Los Angeles Kings offer reward for 1-year-old boy's killer

Los Angeles authorities and a major local corporation are offering a $100,000 reward for information that leads to the capture the bicyclist who shot and killed a 1-year-old boy Monday while he was in his father’s arms, The Los Angeles Times reported.

Police Chief Charlie Beck called the shooting of Angel Mauro Cortez-Nava by a teenage assassin wearing a hoodie an “awful tragedy.” The boy’s father, Mauro Cortez, 24, was also injured in the shooting near their home.

"Gang violence touches everybody," he said. "People have to understand that even though gang members may target each other, victims cross a wide, broad swath. It's extremely unfortunate," he told the board and the Los Angeles Times.

The cyclist fired several shots as he rode by, police said.

The infant was shot in the stomach and died at a hospital following surgery. The father was struck in the shoulder and was released from the hospital Tuesday.

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They have not released a motive, but Beck, relatives and neighbors all pointed to the gang feud.

The attacker was black and the father is Latino, authorities said. Neighbors told the Times they have been caught in the crossfire of a six-month turf war between Fudgetown, a black gang, and the Hispanic Barrio Grape Street gang.

The city council voted Tuesday to offer a $50,000 reward for information leading to the suspect's arrest and conviction.

The Los Angeles Kings, on the verge of winning their first Stanley Cup, doubled the reward by offering their own $50,000, the team announced Tuesday night.

Tim Leiweke, president of the group that owns the Kings, said the team was offering the reward "to make sure everyone knows this is unacceptable in our city."

At the time of the shooting the Kings were just 10 miles away at Staples Center in the process of going up 3-0 on the New Jersey Devils.

In an interview with CBS2 Tuesday, Cortez said through a translator that he was devastated, that his son was everything to him and that he is scared. He asked the public for help finding the gunman.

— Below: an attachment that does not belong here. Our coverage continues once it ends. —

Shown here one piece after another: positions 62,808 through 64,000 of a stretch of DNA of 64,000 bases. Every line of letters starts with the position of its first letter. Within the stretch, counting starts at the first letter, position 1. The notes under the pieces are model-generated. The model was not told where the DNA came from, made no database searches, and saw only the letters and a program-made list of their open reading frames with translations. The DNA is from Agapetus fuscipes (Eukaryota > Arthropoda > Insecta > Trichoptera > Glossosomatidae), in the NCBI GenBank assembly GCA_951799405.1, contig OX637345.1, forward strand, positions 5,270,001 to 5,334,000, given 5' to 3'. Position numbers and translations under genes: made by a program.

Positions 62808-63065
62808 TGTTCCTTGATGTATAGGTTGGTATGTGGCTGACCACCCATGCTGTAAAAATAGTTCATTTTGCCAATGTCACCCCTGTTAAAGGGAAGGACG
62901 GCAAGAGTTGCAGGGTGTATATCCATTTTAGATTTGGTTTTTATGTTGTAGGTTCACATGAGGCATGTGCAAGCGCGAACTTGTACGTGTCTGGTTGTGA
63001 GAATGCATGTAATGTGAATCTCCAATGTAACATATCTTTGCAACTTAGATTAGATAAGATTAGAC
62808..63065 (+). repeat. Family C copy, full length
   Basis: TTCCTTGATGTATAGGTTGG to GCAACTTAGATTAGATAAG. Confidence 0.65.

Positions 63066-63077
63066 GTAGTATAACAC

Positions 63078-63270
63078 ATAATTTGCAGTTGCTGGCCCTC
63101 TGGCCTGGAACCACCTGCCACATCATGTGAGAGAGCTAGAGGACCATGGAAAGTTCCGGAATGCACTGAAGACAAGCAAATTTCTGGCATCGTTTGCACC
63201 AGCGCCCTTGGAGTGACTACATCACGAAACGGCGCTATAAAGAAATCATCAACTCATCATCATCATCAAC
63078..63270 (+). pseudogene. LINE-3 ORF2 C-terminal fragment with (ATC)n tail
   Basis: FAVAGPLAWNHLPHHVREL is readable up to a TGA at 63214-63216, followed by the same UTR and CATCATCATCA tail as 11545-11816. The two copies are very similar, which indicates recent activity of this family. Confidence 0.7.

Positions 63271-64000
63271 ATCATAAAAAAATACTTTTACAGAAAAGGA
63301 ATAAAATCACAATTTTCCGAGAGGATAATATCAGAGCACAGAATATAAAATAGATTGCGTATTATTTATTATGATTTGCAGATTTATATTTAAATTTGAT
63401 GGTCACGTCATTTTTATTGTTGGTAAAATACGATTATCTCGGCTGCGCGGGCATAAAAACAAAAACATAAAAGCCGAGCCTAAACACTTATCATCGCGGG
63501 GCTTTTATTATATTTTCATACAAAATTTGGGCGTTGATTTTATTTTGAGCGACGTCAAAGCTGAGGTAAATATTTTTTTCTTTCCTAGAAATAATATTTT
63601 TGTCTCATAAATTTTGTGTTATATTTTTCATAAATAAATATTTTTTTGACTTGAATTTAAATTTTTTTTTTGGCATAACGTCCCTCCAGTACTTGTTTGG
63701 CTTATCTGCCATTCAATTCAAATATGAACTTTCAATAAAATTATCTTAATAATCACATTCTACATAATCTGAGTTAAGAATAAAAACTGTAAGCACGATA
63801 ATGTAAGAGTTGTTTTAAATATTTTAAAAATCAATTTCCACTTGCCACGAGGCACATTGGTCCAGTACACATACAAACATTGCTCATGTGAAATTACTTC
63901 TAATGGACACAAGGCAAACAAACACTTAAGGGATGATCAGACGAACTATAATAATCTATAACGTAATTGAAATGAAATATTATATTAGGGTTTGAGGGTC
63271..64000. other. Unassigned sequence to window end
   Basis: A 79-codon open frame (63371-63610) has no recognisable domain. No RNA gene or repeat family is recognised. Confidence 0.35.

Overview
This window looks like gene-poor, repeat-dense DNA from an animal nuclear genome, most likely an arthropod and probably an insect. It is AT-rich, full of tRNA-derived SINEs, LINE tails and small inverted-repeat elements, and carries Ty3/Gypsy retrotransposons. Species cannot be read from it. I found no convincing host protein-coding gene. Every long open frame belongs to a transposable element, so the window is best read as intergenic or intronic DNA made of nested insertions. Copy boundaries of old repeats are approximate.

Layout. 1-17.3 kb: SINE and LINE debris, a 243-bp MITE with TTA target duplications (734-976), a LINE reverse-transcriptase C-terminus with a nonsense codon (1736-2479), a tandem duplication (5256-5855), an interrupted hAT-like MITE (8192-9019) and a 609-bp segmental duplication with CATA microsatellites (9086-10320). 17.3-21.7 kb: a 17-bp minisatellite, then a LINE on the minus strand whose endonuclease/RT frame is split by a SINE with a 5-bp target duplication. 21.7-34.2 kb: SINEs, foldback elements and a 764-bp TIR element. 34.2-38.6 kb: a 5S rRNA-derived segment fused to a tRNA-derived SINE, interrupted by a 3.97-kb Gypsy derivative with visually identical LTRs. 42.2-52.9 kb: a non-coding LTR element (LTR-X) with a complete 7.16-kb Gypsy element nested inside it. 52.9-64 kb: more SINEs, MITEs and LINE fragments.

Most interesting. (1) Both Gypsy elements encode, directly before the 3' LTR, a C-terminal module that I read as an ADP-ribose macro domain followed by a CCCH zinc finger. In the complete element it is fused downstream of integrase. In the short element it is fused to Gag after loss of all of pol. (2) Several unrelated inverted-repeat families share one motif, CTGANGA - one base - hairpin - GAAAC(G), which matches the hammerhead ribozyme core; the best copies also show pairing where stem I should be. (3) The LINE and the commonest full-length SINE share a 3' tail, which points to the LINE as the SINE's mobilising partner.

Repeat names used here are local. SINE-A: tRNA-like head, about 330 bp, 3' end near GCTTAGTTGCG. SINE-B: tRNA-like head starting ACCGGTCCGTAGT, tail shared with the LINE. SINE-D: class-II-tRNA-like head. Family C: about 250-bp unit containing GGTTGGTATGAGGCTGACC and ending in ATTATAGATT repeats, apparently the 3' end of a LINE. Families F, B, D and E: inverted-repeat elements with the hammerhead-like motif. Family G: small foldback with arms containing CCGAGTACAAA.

The gang feud has resulted in more than a half-dozen killings in the area in the last year, police said.

"I have seen plenty of people pass away here. For a child to go, this has to stop immediately," neighbor Marcus Williams said. "When a child, a child, a baby, this kid didn't have a chance at life. It really hurt. I'm afraid to let my kids play in the yard now. This is right across the street."

One of the men Cortez was with on the sidewalk may have been wearing a purple shirt when the shooting took place, a color some associate with the Barrio Grape Street gang, the Times said. Grape Street is one block west of Hickory.

Cortez is an immigrant from Jalisco, Mexico, who did odd jobs, friends and relatives told the Times. When he showed up three years ago, the Cervantes family took him in, matriarch Sara Cervantes said.
Cortez had nothing to do with any gang, neighbors said.

He got married and in 2011, Angel was born.

"He was always here playing with the baby. The baby was his life," said Maria Trujillo, another member of the family. "With these shootings going on, you don't feel safe in your own front yard," she added.

"There was a shooting around over there on the corner a block away; one on Wilmington, and another up around the corner," said Miguel Medina, an unemployed construction worker who has lived on the street for five years. "When I came here it was calm, but then six months ago they began killing each other."

The Associated Press contributed to this report.

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